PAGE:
Purchasing Tips When Looking For Snorkeling Gear

2017-11-22 07:47:29

Snorkeling is a great way to get outdoors and experience how our aquatic neighbors spend their days in the deep blue. It’s a common vacation activity that gets the whole family, or friends, involved. From diving in the Great Barrier Reef to snorkeling just offshore of your local beach, the activity is practiced worldwide among seasoned divers and first-time swimmers.


San Diego has some brilliant snorkeling spots up and down its diverse coastline. So much so that locals and vacationers alike look toward renting and even buying snorkeling gear of their own to wear on independent excursions across the coast. Purchasing snorkeling equipment, however, is a bit different than buying, say, a pair of shoes. That’s why we’re here to help you decipher what to look for in purchasing the three elements of snorkeling gear: the mask, snorkel, and the fins.


Each snorkeling mask is your window into the underwater world. It provides an air pocket for your face to prevent water from seeping inside while maintaining clear vision so you can enjoy the aquatic experience. Correctly fitted, the mask will seal smoothly to your face. To make sure it fits well, hold it against the face without using the strap and breathe in through your nose. If the mask sticks to your face and doesn’t drop when you let it go, then it is a good fit. Next, make sure the skirt is not pressing upwards under your nose and that there is no pressure against the bridge of your nose and the forehead. To test for comfort underwater, press the mask against your face and see if it is still comfortable. If a little water pressure is going to hurt, then you might not have such a great time.



The snorkel should fit comfortably in your mouth with the top of the breathing tube reaching the crown of your head. Many snorkels are adjustable and can do this with little effort. Therefore, your selection should be based more on mouthpiece comfort and features. There are four types to consider:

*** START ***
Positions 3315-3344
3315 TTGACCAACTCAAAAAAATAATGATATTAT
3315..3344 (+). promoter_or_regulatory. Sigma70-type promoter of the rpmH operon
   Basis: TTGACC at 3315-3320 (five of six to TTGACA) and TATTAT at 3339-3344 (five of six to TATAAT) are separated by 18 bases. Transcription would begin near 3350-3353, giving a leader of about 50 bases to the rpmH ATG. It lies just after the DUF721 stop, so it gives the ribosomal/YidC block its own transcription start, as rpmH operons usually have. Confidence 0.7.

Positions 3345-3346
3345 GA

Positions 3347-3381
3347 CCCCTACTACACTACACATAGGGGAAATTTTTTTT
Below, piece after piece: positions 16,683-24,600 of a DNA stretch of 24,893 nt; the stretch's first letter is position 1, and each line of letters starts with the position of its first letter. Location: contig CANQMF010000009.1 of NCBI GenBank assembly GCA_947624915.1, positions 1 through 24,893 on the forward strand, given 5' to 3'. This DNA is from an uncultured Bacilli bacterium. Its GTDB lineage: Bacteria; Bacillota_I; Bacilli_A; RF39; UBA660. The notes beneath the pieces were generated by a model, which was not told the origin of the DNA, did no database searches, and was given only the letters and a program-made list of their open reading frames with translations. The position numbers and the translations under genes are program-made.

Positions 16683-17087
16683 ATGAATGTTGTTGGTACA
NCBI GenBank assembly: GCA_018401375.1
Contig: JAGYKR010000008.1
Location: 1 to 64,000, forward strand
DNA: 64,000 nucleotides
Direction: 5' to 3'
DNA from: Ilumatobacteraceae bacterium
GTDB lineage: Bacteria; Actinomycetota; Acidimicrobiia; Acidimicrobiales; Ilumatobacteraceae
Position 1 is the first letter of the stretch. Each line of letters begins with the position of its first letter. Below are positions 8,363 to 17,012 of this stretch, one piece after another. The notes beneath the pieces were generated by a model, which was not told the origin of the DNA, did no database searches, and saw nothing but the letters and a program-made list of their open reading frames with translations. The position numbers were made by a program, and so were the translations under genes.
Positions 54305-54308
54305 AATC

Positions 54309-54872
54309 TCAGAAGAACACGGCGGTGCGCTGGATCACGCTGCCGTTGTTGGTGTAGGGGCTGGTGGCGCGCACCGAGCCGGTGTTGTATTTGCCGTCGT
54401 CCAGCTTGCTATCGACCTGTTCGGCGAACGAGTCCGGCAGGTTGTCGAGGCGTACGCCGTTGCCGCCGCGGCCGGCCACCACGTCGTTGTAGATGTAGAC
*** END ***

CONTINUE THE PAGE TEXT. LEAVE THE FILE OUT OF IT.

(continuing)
Mouthpieces also come in different sizes and shapes. Some suited for maximum breath inhalation and others with detachable pieces for easy storage.

Snorkeling Fins

No snorkeling set is complete with a pair of fins, or “flippers.” These floppy “shoes” provide a large surface area to push against the water and propel you outward or downward into the ocean or bay. How efficient they depend on the strength of your legs. However, they do provide you with some floatation for your feet, facilitating in keeping you horizontal in the water. There are two types to choose from: Full Foot and Open Heel


Full foot fins are made for you to slide in barefoot. They’re mostly used for snorkeling and diving in warm waters, considering they don’t’ require any additional padding for your feet. Open heel fins, on the other hand, are often worn in colder waters with neoprene boots. These are a bit more comfortable and more powerful. The shape you choose depends on where and how you desire to snorkel or dive. Currents are also something to consider when choosing the right fins. Full foot fins are easy to take on and off. They’re ideal for warmer days and tranquil waters; these fins are also light in weight which makes them more travel-friendly. Open heel fins are great if your feet tend to get blistered or cramped. Dive instructors prefer open heel fins since they are more durable and better suited for deeper treks.
If you’re in the market, or just in the area, be sure to check out one of our very own snorkel or cave tours in La Jolla. Feeling a bit more adventurous? Check out one of our shark tours!